Opinion: The Check-Engine Light is Useless

opinion the check engine light is useless

I was running an errand Sunday in a Mercedes S-Class tester when all of a sudden I saw the “check engine” light had popped on.

“Huh, that’s odd,” I thought to myself. Especially since the car was running and driving just fine.

Indeed, the next morning, the light was off.

I checked with the press fleet and I was told the dealer did a remote scan (I didn’t even know this was a thing) and found the car needed a software update. So, no big deal.

But I have to wonder — what’s the point of the check-engine light (CEL) if it doesn’t tell me, the driver, much about what’s wrong. I had no idea if there was an issue with the emissions components or the on-board diagnostics, or if the gas cap hadn’t been tightened by the previous driver (I hadn’t put fuel in the car or otherwise accessed the cap). All I knew is there was either something wrong or the computer thought there was something wrong, yet the car was experiencing no obvious drivability issues.

We need a better system. I am just not sure what.

Certainly, having error messages with specific problems pop up would confuse the general public. Most drivers don’t know a spark plug from a plug wire, and you can’t really expect the average driver to read an error message on the dash and know when to go to the dealer and when not to.

But on the other hand, many drivers do dash to the dealership the second the check engine light pops on, even if they end up finding they simply didn’t tighten the gas cap. Other folks, usually those who are driving older cars that are well beyond warranty, ignore the CEL because either they can’t afford extensive repairs and/or they’ve taken the car in before only to find the issue was minor and not worth spending money on.

The current system is set up so that if your CEL is on, you generally need someone with a scan tool to plug in and find out what the error is (or, I guess, you can get a software update). Sure, scan tools aren’t the exclusive domain of professional techs, but no matter who is wielding it, one is needed to figure out why the light is on.

I’ve never bought into the idea that the CEL is so nonspecific because the OEMs want you to spend money on diagnostic fees instead of fixing issues yourself. That’s because if it’s a customer pay job, the money spent on labor is going to the dealer, not the OEM, and if it’s a warranty job, it’s going to cost the OEM money. Not to mention consumers sometimes choose independent shops.

But I do find it quite annoying that the CEL can pop on, and I, the driver, have no idea why. Not knowing how much I need to worry is something that gives me anxiety.

Yeah, I know, we all hate the guy who points out an obvious problem without a proposed solution. And sorry, I got nothin’. All I know is there has to be a better way.

[Image: virgmos/Shutterstock.com]

Join the conversation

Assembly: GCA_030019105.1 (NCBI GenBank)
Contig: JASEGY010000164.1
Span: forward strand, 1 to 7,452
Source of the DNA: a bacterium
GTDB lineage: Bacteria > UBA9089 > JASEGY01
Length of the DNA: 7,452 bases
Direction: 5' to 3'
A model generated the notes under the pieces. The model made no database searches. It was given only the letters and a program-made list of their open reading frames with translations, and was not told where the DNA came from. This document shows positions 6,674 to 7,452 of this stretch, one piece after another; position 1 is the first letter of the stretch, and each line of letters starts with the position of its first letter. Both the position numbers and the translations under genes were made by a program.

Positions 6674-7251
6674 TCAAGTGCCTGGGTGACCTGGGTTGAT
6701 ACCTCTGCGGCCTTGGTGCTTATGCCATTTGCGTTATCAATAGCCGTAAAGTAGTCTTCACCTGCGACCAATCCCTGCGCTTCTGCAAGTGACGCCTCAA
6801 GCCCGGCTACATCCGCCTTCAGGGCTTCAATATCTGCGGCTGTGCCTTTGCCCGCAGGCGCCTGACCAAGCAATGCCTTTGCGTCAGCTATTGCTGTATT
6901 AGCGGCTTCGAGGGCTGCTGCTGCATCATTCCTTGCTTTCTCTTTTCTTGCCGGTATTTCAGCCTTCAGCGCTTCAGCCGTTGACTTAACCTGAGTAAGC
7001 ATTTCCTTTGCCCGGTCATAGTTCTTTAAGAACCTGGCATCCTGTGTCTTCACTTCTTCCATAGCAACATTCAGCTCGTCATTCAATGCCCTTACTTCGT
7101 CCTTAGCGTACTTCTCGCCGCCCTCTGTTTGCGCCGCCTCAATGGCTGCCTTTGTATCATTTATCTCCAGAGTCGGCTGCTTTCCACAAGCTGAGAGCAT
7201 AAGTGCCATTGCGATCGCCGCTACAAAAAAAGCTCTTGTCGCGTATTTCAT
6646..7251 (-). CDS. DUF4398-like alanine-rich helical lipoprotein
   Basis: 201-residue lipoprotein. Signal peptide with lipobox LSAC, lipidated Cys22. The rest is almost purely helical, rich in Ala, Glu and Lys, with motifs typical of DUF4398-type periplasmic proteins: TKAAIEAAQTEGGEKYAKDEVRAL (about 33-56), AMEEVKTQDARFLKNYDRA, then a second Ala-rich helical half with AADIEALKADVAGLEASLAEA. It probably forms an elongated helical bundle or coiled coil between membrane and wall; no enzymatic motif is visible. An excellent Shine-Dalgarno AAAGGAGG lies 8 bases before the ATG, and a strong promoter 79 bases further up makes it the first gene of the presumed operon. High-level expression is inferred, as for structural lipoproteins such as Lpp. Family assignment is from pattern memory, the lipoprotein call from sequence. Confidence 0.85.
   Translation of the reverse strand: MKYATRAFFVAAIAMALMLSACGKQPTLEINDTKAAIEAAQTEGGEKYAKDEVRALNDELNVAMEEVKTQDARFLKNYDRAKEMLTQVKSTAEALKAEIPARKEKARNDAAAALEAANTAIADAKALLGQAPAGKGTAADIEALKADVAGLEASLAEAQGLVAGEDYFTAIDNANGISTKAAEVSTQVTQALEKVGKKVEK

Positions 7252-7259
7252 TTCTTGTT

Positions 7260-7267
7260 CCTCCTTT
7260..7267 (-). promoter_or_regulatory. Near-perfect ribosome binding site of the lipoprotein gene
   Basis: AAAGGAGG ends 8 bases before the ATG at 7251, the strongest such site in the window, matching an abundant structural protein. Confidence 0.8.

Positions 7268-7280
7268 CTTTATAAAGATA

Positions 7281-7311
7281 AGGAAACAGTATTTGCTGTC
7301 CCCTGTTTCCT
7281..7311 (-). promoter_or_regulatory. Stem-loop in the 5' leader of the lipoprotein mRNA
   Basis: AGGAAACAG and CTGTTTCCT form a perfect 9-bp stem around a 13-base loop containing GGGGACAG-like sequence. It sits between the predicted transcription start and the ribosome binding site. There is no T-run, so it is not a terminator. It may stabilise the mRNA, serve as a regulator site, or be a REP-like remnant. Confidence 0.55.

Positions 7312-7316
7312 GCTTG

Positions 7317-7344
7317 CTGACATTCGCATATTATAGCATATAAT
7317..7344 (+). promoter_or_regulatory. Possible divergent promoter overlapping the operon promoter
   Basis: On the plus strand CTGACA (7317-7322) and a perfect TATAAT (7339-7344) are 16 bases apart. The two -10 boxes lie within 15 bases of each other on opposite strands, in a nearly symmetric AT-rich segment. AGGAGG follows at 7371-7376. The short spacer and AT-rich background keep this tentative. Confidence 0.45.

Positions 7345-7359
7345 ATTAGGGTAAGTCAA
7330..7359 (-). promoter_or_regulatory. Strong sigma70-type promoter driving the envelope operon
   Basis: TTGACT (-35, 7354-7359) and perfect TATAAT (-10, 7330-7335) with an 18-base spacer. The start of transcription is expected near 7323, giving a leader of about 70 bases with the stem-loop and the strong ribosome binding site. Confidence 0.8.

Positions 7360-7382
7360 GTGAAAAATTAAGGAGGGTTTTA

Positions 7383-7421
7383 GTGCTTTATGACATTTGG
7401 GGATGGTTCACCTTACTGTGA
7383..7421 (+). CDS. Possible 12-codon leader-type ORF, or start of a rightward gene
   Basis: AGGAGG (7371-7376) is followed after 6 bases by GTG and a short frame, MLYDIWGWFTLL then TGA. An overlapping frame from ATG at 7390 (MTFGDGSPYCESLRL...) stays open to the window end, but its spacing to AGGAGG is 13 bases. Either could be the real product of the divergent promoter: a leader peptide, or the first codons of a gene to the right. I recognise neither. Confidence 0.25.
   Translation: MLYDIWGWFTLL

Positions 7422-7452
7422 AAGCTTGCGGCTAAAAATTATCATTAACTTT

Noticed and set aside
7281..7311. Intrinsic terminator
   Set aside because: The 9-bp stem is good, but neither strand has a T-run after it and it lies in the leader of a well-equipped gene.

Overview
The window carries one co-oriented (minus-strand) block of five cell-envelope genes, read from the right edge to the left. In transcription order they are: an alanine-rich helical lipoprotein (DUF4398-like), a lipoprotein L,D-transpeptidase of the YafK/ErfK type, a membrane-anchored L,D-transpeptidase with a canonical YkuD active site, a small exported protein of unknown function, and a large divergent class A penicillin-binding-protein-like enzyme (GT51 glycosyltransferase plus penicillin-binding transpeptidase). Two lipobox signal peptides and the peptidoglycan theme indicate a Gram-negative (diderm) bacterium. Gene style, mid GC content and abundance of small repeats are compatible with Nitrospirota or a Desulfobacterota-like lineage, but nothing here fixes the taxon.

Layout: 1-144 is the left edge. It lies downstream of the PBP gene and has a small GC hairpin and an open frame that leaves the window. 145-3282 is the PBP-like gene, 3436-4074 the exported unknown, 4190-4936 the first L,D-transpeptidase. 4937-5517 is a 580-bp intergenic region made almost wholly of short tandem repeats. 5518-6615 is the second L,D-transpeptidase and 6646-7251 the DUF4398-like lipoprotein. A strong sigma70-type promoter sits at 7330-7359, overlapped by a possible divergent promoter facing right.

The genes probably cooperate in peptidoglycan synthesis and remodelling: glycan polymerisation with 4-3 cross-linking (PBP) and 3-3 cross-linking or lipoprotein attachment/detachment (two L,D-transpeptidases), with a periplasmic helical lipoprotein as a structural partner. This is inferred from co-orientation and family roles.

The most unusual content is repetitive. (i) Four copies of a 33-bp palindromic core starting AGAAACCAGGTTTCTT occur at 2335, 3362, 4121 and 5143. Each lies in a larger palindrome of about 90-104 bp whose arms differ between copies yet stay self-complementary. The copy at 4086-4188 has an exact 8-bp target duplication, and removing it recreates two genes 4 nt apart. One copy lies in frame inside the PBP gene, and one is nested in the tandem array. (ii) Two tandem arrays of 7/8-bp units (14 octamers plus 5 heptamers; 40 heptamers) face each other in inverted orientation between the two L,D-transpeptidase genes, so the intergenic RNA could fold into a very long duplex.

2 of 92 comments
  • Daniel J Daniel J on Oct 02, 2021

    Honestly, most of these cars have a USB input. These cars should have the ability to download diagnostic logs straight to the USB stick.

  • Ithappenedthatway Ithappenedthatway on Oct 04, 2021

    I remember when the CEL was called an “idiot light” Times were simpler then.

  • ToolGuy @Matt, let me throw this at you:Let's say I drive a typical ICE vehicle 15,000 miles/year at a typical 18 mpg (observed). Let's say fuel is $4.50/gallon and electricity cost for my EV will be one-third of my gasoline cost - so replacing the ICE with an EV would save me $2,500 per year. Let's say I keep my vehicles 8 years. That's $20,000 in fuel savings over the life of the vehicle.If the vehicles have equal capabilities and are otherwise comparable, a rational typical consumer should be willing to pay up to a $20,000 premium for the EV over the ICE. (More if they drive more.)TL;DR: Why do they cost more? Because they are worth it (potentially).
  • Inside Looking Out Why EBFlex dominates this EV discussion? Just because he is a Ford expert?
  • Marky S. Very nice article and photos. I am a HUGE Edsel fan. I have always been fascinated with the "Charlie Brown of Cars." Allow me to make a minor correction to add here: the Pacer line was the second-from-bottom rung Edsel, not the entry-level trim. That would be the Edsel Ranger for 1958. It had the widest array of body styles. The Ranger 2-door sedan (with a "B-pillar", not a pillarless hardtop), was priced at $2,484. So, the Ranger and Pacer both used the smaller Ford body. The next two upscale Edsel's were based on the Mercury body, are were: Corsair, and, top-line Citation. Although the 1959 style is my fav. I would love a '58 Edsel Pacer 4-door hardtop sedan!
  • Lou_BC Stupid to kill the 6ft box in the crewcab. That's the most common Canyon/Colorado trim I see. That kills the utility of a small truck. The extended cab was a poor seller so that makes sense. GM should have kept the diesel. It's a decent engine that mates well with the 6 speed. Fuel economy is impressive.
  • Lou_BC High end EV's are selling well. Car companies are taking advantage of that fact. I see quite a few $100k pickups in my travels so why is that ok but $100k EV's are bad? The cynical side of me sees car companies tack on 8k premiums to EV's around the time we see governments up EV credits. Coincidence? No fooking way.